Reviewed by Andy Gill.
I Fagiolini here presents the premiere recording of Striggio’s recently discovered Mass composed for five choirs of eight parts apiece, which is presumed to be the inspiration for Thomas Tallis’s similarly monumental exercise in Renaissance polyphony, “Spem in alium”. Though Striggio’s more formal Italian harmonic decorum precludes the kind of harmonic complexities that make Tallis’s masterwork such a superb experience, it nonetheless inhabits a powerfully affecting landscape, and is arranged here for period orchestration featuring viols, cornetts, lutes and the like. It’s accompanied by an impressive “Ecce beatem lutem”, the piece believed to be the seed-corn for his Mass.
[via The Independent]
Visit the album web site here.
The recital celebrated the release of Ms. Jansen’s latest CD, “Beau Soir,” a mostly French program (on Decca), and included a few of the pieces from the disc, as well as Franck’s A major Sonata, which is not on it. Ms. Jansen and Mr. Barnatan began with Ravel’s Sonata in G, a piece ideally suited to a Greenwich Village club, given its central “Blues” movement. They played it, with its bent pitches and fluid tempos, as if the blues were — at least for the moment — their musical mother tongue.
Elsewhere in the Ravel, Ms. Jansen’s centered tone and rich vibrato and Mr. Barnatan’s precise, crystalline sound yielded a refined intensity that put the “Blues” movement in its Parisian perspective. That quality also served Messiaen’s “Thème et Variations” particularly well.
Read the full review in The New York Times here.
Pierre Boulez met John Cage for the first time in 1949. Though their approaches to composing were utterly different, each admired what the other had achieved and they struck up an unlikely friendship, which left an imprint on Boulez’s music when he introduced elements of controlled chance into his compositions. The works for two pianos on this disc from Pi-Hsien Chen and Ian Pace interweave pieces from Cage’s Music for Piano – his first keyboard work to rely upon chance operations to generate all the musical material, leaving the performers with decisions about what to play and for how long – with the two books of Boulez’s Structures. The first, from 1952, was Boulez’s last score to use serial techniques to determine every aspect of the composition – pitch, duration, dynamics, attacks – while the second book, composed nine years later, revisits the same material, but gives the players a limited choice in what to select and when. In comparison with the rigour and hard edges of its predecessor, the piano writing in Structures Book 2 is thrillingly brilliant, and it makes a wonderful contrast to the cool discontinuities of Cage’s pieces, with their plucked and strummed notes, percussive knockings and muffled chords.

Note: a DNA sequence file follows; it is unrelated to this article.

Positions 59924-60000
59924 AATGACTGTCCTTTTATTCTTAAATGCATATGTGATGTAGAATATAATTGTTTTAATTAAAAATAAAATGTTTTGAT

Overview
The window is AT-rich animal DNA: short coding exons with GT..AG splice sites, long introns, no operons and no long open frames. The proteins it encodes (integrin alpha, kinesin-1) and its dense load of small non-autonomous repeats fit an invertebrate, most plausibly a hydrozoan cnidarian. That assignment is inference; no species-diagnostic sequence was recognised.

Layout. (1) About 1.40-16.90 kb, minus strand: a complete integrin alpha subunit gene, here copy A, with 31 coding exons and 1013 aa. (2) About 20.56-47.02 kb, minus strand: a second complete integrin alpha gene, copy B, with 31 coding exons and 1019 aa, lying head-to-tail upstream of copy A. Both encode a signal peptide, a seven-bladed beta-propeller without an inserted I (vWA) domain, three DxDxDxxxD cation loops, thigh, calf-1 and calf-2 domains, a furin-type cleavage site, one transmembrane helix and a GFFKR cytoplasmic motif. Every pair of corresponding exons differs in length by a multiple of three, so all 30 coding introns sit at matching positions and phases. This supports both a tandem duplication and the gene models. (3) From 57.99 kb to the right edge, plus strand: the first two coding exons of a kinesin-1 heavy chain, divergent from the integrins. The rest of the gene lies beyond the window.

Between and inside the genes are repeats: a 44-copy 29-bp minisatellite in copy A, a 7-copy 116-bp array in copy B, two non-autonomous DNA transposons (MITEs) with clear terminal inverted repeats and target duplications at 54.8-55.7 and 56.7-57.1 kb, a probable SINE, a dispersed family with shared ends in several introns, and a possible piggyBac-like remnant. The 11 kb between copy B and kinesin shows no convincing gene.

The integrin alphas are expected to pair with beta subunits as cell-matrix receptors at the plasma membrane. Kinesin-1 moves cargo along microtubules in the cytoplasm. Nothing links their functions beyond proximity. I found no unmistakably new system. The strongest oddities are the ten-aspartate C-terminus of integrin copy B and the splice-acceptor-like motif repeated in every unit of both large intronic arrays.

[via The Guardian]
James Levine, music director of the Boston Symphony Orchestra, is to relinquish the role at the end of the current season. Dogged by ill health, he has had to cancel an increasing number of appearances with the orchestra. The search is now on for a successor, though the BSO are also considering a new role for Levine, who has led them since 2004.
Read the full article in Gramophone here.